For quite a while I've been wanting to move into some of the more widely used methods for writing and deploying large-scale apps, particularly in Java. Sun developed a system called J2EE a while back that provides an environment where Java apps can scale to incredibly large installations. Up until now, I haven't had the opportunity to really explore it
I recently started a 4 month project with a company in NJ to explore the feasibility of porting their applications from a Visual Foxpro base into J2EE. This is really a fantastic opportunity. I'm not only helping a great project move into an exciting new environment, but I'm also getting the chance to learn something I've been interested in for ages
One drawback though is that the J2EE environment is huge and fairly complex, and therefore there's not 'one way' to do things. J2EE provides an object-based application server that's designed to let you design and implement virtually any system and do it big. The steps I'm taking now are determining what aspects of this system are appropriate for us to use, and how to use them
This process is not helped by the fact that I don't KNOW J2EE at all. I've never used these technologies myself for my own application development, and I've only brushed up against some of their technologies at a previous job. My work on CONGO used a hyper-simplified version of this concept, so there's a heck of a learning curve here.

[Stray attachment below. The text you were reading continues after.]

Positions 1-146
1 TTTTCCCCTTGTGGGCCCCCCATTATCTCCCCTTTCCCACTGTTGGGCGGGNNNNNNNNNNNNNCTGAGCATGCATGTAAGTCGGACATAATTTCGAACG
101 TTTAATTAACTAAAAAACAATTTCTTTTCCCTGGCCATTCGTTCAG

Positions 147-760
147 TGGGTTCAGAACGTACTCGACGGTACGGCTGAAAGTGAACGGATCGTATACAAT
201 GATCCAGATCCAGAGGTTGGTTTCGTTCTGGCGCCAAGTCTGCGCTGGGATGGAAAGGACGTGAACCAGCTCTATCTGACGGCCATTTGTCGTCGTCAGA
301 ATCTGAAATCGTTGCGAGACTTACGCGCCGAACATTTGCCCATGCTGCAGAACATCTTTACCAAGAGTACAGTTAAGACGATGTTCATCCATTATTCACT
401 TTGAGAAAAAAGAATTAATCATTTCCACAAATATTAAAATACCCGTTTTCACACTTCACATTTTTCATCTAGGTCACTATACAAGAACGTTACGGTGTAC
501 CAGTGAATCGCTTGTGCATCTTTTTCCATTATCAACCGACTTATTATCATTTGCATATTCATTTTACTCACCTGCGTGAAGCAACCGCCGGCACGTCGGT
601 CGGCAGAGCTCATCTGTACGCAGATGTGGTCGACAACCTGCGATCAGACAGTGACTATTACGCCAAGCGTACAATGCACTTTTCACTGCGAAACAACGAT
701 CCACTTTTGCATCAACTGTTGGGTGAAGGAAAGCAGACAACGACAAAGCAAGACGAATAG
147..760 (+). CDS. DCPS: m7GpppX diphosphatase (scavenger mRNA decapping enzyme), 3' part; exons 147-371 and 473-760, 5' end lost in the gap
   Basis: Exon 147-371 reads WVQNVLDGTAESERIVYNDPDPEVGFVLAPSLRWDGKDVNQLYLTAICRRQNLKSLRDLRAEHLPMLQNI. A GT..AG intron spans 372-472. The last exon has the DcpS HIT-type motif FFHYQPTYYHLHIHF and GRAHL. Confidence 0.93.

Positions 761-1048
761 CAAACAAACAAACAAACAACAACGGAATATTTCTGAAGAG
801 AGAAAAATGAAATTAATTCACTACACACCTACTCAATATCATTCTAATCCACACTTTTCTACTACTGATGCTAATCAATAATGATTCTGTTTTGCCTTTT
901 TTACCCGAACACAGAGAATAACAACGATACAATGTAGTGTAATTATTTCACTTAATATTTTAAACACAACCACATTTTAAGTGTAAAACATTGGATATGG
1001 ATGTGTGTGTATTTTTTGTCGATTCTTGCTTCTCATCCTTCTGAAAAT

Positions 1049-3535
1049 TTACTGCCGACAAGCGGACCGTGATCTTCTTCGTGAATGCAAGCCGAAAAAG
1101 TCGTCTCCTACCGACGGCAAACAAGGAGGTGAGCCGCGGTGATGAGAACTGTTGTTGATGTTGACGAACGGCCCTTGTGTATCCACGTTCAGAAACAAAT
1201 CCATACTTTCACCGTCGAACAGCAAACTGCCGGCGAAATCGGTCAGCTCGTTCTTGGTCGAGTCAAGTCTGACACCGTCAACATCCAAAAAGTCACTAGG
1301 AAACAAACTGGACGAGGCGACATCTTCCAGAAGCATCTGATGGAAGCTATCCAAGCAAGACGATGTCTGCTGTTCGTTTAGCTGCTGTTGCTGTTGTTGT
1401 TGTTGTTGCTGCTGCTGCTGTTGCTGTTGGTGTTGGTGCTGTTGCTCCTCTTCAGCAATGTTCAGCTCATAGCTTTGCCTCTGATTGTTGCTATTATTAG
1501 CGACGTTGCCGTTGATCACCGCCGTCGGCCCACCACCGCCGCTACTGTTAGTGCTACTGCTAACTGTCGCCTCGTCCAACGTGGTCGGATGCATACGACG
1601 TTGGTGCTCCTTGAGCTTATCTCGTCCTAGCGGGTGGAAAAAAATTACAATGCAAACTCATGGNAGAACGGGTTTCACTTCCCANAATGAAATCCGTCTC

I am making progress though. Part of this project really requires the environment to be workable from someone who has traditionally been using Microsoft Visual Studio applications. That means a clean IDE, object editor and browser, etc. Tonight I successfully configured Eclipse to use a plugin to manage the JBoss application server I'm running on my laptop. Following some tutorials, I built and deployed a servlet to the server, and, via an Apache module used to connect Java servlet containers to web servers, I successully ran the servlet, and got those wonderful words... "Hello World".
Seems like a lot of work to get 2 words on the screen, eh? But that's the joy of learning a whole new environment. It doesn't look like much, but it represents a big step down the road to understanding how I (and my client in NJ) may use this system to write and deploy applications. Personally, I'm okay as long as I don't get stuck, and continue moving forward.
This coming week I hope to have enough in place to get a full JSP->Servlet->database process working, so that I'm familiar enough with the environment that I can start looking at designing how things REALLY work inside the appserver